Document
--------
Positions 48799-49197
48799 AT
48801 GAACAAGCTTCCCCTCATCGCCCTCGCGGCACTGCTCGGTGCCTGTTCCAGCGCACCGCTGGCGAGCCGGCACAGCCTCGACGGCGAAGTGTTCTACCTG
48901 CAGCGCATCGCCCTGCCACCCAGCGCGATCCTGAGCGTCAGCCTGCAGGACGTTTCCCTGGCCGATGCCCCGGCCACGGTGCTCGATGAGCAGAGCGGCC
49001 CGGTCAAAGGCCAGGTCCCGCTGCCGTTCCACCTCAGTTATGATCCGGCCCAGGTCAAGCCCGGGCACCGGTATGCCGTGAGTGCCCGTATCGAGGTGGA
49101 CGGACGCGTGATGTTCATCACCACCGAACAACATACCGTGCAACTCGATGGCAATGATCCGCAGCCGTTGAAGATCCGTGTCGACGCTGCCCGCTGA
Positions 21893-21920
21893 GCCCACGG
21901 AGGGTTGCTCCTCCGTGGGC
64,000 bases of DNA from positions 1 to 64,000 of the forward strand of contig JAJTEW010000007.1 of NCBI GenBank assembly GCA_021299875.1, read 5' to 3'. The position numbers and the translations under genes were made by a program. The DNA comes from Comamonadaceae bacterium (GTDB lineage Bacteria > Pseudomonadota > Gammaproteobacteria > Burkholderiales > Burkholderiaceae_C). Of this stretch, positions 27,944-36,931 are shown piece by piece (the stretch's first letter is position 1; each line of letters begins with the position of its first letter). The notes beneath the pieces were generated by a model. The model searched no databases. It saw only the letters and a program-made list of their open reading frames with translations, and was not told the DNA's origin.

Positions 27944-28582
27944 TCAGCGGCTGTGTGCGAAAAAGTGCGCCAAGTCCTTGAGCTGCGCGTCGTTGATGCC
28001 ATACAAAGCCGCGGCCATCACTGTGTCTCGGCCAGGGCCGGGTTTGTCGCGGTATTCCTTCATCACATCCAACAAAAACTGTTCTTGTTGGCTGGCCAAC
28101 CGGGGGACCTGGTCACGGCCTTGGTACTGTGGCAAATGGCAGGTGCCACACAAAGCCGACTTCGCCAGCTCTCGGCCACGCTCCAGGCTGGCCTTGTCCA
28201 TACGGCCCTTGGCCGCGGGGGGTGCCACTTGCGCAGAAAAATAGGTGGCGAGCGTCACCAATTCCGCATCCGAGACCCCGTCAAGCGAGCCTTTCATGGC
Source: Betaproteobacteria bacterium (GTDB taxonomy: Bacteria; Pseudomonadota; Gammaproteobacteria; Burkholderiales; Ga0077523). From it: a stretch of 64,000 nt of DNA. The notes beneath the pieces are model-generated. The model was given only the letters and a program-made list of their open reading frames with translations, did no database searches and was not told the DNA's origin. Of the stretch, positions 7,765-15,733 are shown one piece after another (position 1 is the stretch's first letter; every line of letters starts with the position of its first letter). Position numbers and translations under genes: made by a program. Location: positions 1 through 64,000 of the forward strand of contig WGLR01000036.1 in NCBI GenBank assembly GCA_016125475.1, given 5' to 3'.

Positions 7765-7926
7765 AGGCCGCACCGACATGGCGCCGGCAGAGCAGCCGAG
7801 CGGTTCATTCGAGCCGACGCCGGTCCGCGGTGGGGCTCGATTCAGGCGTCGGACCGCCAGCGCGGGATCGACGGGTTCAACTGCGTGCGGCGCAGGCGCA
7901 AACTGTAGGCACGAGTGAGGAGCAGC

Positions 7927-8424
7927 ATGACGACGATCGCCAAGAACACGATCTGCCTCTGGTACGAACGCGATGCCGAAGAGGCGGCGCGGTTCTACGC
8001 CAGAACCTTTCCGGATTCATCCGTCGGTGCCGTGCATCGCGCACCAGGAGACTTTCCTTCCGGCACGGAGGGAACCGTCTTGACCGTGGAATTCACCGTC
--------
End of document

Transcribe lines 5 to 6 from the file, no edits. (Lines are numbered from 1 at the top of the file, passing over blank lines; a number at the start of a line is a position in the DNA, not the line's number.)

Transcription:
49001 CGGTCAAAGGCCAGGTCCCGCTGCCGTTCCACCTCAGTTATGATCCGGCCCAGGTCAAGCCCGGGCACCGGTATGCCGTGAGTGCCCGTATCGAGGTGGA
49101 CGGACGCGTGATGTTCATCACCACCGAACAACATACCGTGCAACTCGATGGCAATGATCCGCAGCCGTTGAAGATCCGTGTCGACGCTGCCCGCTGA